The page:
Espada, 44, is one of the hottest names on the managerial market this fall and has served as A.J. Hinch's bench coach in Houston for the last two seasons. He has also worked as a minor-league coach and third-base coach for the Marlins, spent a year as a special assistant to Yankees GM Brian Cashman and another three seasons as the Yankees infield/third-base coach.

Kapler, 44, was just fired from his post as Phillies manager last week after two disappointing seasons in Philadelphia. In his first gig as manager, the former MLB player went 161-163, including just 81-81 this season with a roster that added Bryce Harper, J.T. Realmuto and Jean Segura before the year. 

The Cubs have already interviewed four candidates, with current bench coach Mark Loretta going first in early October. Last week, David Ross, Joe Girardi and Will Venable also met with Epstein and Hoyer. 

In his end-of-season presser, Epstein said the Cubs are "full speed ahead" with their search for a new field general. Among other qualities, the Cubs front office is looking for a manager who can cultivate a winning culture and find a way to ensure the whole is greater than the sum of the parts — an issue that plagued the team the last couple seasons (though that's not necessarily Joe Maddon's fault).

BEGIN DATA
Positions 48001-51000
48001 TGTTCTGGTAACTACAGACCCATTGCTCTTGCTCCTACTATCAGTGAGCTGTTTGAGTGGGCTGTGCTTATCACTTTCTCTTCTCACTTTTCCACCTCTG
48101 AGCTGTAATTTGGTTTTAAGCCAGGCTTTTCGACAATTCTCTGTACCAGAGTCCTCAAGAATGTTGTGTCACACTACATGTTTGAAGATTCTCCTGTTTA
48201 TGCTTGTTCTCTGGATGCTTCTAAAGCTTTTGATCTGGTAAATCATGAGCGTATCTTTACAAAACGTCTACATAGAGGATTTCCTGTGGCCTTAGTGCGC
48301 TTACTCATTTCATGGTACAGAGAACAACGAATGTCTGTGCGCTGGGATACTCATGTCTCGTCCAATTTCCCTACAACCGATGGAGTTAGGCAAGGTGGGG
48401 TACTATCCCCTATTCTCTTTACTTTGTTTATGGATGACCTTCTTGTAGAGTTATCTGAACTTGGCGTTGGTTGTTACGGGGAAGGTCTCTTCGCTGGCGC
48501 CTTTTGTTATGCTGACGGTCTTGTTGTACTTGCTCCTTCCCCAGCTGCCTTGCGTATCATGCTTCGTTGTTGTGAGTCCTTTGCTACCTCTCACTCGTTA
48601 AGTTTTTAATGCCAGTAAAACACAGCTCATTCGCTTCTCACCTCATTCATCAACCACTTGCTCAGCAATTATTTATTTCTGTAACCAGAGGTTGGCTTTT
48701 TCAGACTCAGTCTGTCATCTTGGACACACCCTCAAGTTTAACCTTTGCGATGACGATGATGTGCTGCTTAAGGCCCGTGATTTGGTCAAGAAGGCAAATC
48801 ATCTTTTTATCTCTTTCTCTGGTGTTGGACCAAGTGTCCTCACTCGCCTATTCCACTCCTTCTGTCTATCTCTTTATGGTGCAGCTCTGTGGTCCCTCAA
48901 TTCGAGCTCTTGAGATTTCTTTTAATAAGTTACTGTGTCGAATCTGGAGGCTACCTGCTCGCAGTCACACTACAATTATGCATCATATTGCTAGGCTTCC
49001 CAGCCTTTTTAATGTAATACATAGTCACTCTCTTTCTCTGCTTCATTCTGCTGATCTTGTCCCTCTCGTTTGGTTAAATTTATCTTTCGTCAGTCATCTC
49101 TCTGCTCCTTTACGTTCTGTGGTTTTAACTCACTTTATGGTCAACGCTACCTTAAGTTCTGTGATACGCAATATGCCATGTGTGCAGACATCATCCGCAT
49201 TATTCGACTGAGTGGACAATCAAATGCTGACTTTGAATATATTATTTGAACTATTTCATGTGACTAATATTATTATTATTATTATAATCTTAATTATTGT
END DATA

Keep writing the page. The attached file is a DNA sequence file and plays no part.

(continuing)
"The next manager will be a success if he can find a way to get the most out of each player," Epstein said. "That’s an obvious goal, but we want to make sure that the players we have, we’re reaching them, we’re developing them, we’re providing an environment where they can continue to grow and thrive. If we have players that are gonna be successful major-league players, we have to find a way to make it here. 

"I think that’s really important. That’s an organization-wide challenge, not just on the manager. The next manager, that’s going to be an important part of his responsibility."

The underlying numbers tell the true story of the 2019 Cubs bullpen

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USA TODAY

The underlying numbers tell the true story of the 2019 Cubs bullpen

Like their season as a whole, the Cubs bullpen was quite the enigma in 2019.

This season, Cubs relievers posted a 3.98 ERA (No. 8 in MLB) and a .234 batting average against (No. 6 in MLB). On a surface level, that appears good.

But those numbers lose value when paired with what the Cubs bullpen did in high leverage situations: 7.92 ERA (No. 24 in MLB), 15 home runs allowed (tied for No. 22), 61 walks (No. 29) and a .380 on-base percentage (No. 27). The bullpen also blew 28 saves (sixth-most in MLB) and converted just 57.58 percent of their opportunities (No. 22 in MLB).